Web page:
Ground rules for boomerang kids
Lay down some rules so you don’t end up ruing the day you let your adult children move back home.
According to the stats man, we are into new territory when it comes to adult children living at home. In 2010, 51% of young adults, aged 20-29 were living with their parents. And almost a quarter of those had been out of the nest and had boomeranged home. And lest you think this was all economically driven, many of these young adults are working full-time.
If your kids are determined to remain in the nest, and you’re fine with having the extra company, at the very least you should lay down some rules so you don’t end up ruing the day you took ‘em back. If you let your young’uns move home and keep acting like young’uns, you’re not doing them a service. You’re crippling them by not allowing them to achieve their personal independence.
Here are some ground rules to keep in mind:
Rule #1: Everyone working pays. Since the rule of thumb is to spend 35% of your net income on shelter, if Sonny Boy or Darling Daughter are living at home, insist that they cough up their fair share. I don’t care what you do with the money: go on a vacation, save for retirement, sock it away to return as a gift when they buy their first home. But make ‘em pay. If you don’t, you’ll be allowing them to get used to a disposable income they can never hope to have again.
Exception: If Sonny or Darling are putting every extra penny to student loan repayment.
Rule #2: Establish ground rules for living together. They are adults, you can’t tell them when to come home. You also don’t cook all the meals, wash all the clothes and take out the garbage. Everyone is part of the community and has to chip in. Your home is not a dorm room. Nor is it a hotel. Your children will want to entertain friends (including the sleepover kind) and you better talk about how you feel about that, and how you’ll do it, so you don’t end up hating each other.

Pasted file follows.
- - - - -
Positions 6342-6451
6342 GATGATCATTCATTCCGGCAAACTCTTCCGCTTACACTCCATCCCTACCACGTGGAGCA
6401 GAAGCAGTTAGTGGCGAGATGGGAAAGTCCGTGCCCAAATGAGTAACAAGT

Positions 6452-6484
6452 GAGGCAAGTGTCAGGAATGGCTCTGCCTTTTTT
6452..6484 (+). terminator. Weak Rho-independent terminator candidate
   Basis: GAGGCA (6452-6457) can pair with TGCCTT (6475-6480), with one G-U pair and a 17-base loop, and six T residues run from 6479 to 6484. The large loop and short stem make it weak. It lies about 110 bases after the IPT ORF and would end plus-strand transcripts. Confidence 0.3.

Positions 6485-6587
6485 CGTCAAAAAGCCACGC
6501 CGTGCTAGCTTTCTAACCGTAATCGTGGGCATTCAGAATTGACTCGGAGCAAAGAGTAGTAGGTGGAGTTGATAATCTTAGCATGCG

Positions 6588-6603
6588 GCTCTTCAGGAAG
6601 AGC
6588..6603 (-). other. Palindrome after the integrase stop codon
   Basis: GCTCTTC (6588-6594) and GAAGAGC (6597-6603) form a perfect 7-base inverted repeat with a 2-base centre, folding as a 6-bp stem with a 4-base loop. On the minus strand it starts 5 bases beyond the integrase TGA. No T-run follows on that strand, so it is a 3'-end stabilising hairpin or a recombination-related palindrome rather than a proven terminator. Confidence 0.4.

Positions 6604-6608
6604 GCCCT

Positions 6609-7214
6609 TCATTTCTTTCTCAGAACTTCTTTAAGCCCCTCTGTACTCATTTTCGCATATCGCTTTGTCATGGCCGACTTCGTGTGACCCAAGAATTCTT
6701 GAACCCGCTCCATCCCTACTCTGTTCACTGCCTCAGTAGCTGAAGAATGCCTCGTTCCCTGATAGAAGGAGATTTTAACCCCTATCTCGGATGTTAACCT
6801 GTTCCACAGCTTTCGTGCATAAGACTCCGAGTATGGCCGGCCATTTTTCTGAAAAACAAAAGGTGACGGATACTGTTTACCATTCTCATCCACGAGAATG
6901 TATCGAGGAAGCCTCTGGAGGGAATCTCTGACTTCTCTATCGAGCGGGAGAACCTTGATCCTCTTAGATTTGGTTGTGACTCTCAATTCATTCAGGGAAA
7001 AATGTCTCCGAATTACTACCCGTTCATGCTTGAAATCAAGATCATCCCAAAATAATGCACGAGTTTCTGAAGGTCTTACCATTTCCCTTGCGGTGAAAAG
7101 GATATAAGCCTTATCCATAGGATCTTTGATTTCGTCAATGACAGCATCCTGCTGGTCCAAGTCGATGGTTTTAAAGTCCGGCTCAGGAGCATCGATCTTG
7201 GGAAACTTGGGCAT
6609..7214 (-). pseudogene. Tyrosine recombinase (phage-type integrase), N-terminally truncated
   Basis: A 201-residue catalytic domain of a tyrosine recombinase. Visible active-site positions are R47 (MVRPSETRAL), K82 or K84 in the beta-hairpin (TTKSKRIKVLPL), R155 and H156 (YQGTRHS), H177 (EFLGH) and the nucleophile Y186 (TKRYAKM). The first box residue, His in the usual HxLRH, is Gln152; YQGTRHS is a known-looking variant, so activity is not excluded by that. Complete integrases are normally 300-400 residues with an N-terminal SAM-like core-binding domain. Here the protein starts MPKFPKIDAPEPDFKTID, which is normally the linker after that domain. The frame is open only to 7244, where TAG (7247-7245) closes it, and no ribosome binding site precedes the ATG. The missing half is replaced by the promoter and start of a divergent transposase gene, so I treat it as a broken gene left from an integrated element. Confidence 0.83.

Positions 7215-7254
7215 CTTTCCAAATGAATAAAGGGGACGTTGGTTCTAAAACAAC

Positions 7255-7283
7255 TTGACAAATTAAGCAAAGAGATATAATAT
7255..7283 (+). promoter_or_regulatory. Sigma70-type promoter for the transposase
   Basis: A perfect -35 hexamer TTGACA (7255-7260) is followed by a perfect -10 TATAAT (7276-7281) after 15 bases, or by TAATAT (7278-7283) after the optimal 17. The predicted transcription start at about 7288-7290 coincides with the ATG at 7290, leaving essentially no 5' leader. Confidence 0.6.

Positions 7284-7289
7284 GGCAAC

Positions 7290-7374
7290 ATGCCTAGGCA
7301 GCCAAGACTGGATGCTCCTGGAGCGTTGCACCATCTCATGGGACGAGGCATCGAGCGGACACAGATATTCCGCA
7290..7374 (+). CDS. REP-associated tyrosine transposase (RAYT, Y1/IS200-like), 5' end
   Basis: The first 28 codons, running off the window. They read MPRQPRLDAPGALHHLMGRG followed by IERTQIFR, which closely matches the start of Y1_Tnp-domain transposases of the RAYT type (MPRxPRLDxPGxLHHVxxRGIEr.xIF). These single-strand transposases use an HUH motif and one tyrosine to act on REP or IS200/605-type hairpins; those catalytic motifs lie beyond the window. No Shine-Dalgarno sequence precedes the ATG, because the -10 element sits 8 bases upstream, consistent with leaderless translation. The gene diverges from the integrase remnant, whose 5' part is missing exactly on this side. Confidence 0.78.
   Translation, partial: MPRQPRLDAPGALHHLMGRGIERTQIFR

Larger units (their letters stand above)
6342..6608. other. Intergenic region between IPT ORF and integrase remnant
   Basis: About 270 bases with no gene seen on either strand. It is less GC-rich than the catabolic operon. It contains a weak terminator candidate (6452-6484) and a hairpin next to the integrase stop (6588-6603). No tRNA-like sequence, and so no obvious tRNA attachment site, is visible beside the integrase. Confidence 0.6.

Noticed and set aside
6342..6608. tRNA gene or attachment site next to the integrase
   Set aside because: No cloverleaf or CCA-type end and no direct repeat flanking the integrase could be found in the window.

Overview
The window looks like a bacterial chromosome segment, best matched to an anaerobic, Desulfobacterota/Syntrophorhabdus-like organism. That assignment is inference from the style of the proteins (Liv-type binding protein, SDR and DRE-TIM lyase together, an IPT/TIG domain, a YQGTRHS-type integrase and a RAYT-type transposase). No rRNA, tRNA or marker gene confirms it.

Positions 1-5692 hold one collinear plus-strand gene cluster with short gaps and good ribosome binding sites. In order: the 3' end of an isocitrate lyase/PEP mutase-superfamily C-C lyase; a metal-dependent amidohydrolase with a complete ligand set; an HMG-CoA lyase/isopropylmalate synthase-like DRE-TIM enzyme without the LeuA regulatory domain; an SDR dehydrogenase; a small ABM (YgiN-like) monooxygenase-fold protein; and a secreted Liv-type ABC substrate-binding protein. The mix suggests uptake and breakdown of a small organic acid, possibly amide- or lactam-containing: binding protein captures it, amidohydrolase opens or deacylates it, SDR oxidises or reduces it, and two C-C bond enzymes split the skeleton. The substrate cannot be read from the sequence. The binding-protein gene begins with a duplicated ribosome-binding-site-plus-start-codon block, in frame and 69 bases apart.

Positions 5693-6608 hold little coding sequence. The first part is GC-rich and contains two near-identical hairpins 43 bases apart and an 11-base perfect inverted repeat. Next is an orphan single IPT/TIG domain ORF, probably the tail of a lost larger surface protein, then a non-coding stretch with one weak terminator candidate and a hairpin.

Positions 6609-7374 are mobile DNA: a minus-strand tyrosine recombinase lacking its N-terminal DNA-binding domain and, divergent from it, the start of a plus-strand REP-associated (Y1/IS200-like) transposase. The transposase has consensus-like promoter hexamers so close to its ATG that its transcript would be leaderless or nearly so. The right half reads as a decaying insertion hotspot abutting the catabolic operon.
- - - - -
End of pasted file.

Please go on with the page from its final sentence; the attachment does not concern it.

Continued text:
Exception: If the kid’s not working, then the kid does everything in the house until (s)he has the money to start paying rent.
Rule #3: Set a time limit. Is Sonny doing this till the student loans are gone? You better make sure he’s not on the 10-year plan. Is Darling staying home until she gets married because that’s part of your family’s culture? Have a back-up plan if no knight comes riding in to swoop her away. Living at home shouldn’t be the easy way out. If Sonny is having trouble finding work, he needs to know being picky about where he’ll work at isn’t an option. Loads of people have to work at jobs that aren’t perfect because they have to keep a roof over their heads.
Exception: If you plan to hand over the home and move from primary home-owner to in-resident senior.
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